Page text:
Herbs for SLEEP
Can’t sleep? Forget counting sheep. Count instead on the effect of soporific herbs and drift peacefully off to dreamland.
If you’re having trouble catching some zzzs, the solution could be as close as your backyard. Certain herbs have been proven to help with sleep problems, and they’re easy to grow at home too. Lavender, valerian, hops and lemon balm are all natural sleep aids and have a long history for use as herbal sedatives.
Valerian ( Valeriana officinalis) has been used to ease insomnia, anxiety and nervous restlessness for hundreds of years, and it’s still one of the world’s most popular herbal remedies. It’s often described as the herbal tranquilliser and it works well for many people. But not all. For some, valerian has the opposite effect: it stimulates.
In herbalism, herbs are matched to the individual to achieve a balance. Warming herbs like valerian are matched to people with cooling tendencies. These are typically people who show signs of coldness, like those who wear warm clothes while others are in T-shirts.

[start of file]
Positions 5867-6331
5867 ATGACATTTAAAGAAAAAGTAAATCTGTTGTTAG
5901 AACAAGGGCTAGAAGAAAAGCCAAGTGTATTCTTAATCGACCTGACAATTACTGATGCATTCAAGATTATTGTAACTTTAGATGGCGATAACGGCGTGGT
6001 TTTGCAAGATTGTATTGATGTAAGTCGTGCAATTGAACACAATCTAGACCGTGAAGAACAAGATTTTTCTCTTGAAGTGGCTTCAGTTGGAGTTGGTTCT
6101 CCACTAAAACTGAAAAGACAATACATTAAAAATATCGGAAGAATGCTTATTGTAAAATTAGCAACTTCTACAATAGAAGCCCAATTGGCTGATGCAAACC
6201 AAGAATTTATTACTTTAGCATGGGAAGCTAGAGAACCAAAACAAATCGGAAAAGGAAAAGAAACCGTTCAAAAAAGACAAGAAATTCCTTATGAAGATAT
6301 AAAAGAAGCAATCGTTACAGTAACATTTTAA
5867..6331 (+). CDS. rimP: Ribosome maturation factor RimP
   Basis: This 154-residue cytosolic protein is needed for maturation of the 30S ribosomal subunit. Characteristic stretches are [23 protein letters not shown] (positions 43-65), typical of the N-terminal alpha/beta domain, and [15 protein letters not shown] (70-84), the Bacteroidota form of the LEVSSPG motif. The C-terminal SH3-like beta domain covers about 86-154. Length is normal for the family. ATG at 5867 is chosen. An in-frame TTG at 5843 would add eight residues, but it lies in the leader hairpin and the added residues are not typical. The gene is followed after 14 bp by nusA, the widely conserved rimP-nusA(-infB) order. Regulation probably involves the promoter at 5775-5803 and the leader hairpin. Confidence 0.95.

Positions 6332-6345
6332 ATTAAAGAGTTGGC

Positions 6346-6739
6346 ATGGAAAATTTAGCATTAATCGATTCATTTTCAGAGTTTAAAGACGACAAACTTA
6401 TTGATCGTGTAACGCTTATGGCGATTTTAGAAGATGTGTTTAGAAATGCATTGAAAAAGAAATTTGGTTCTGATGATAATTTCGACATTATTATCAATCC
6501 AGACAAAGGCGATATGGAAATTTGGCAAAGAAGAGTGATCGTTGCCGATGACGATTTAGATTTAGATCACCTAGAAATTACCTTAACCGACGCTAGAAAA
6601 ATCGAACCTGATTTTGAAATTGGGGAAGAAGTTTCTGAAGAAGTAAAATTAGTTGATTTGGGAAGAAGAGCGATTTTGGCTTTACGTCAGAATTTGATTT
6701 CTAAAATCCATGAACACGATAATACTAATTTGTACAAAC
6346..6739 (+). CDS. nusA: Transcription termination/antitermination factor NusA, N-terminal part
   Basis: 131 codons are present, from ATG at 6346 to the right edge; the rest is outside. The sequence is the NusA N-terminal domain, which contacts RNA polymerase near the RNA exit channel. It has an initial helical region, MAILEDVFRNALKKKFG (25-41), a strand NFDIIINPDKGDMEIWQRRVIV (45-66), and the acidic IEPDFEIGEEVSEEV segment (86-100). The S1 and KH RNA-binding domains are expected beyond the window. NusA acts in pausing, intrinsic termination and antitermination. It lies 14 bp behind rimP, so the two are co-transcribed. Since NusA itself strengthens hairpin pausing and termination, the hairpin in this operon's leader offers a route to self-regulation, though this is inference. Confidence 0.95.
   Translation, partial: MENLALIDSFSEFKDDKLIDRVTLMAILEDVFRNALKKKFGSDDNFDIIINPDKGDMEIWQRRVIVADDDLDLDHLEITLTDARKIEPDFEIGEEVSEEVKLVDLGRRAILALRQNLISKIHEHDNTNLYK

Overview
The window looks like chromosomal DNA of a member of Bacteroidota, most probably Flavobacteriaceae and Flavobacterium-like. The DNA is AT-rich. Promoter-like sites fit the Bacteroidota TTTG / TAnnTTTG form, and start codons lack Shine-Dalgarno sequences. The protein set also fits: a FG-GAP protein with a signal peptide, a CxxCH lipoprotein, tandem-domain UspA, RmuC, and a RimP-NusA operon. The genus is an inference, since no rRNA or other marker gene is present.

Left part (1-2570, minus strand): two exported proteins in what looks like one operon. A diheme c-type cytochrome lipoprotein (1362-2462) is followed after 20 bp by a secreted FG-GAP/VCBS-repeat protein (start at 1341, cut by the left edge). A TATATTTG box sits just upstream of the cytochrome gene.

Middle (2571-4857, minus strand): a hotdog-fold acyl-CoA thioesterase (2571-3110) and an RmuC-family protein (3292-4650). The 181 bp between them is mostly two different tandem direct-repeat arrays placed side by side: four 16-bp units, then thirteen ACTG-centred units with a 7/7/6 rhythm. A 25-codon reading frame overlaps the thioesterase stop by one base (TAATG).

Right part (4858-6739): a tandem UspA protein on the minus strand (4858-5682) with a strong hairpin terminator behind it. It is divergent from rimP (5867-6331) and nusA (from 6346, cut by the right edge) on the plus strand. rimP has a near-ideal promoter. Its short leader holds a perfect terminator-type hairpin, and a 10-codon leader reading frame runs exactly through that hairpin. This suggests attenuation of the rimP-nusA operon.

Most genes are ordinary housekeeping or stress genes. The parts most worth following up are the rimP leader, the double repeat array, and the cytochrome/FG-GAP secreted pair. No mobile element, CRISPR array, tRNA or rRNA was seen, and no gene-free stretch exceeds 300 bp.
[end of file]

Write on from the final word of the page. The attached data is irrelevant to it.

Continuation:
For those with warming tendencies – red face, always feel warm, wilt in hot weather – valerian has a higher chance of having the opposite desired effect.
However, for those who can take it, valerian can be extremely effective at reducing anxiety, relaxing muscle tension and aiding sleep. The active constituents in valerian depress the central nervous system in a similar way to GABA, a relaxing neurotransmitter in the brain. Valerian has clinically proven results for reducing sleeplessness, mostly by reducing the time it takes to drop into a deep sleep and improving sleep quality. Unlike prescription drugs like benzodiazepine, which also work on GABA levels, it doesn't cause morning drowsiness or result in addiction.
Make a valerian tincture
You can harvest the roots of homegrown valerian to make your own sleep-inducing tincture. For the highest potency, dig up second or third year plants in early spring, before they start to put energy into stem and leaf growth, or autumn. Cut the freshly dug rhizome into quarters and wash thoroughly. Pat dry with a clean tea towel, then chop finely to increase the surface area for maceration. Place in a jar. Cover with three times its volume of vodka (five times for dried herbs). Screw the lid on tightly and store in a cool, dark room. Shake daily for 4-6 weeks, then strain. Pour into a dark bottle, label and store in a dark cupboard. Take 3ml-5ml one to two hours before bedtime. Alternatively, steep slices of fresh or dried root in freshly boiled water to make a bedtime tea.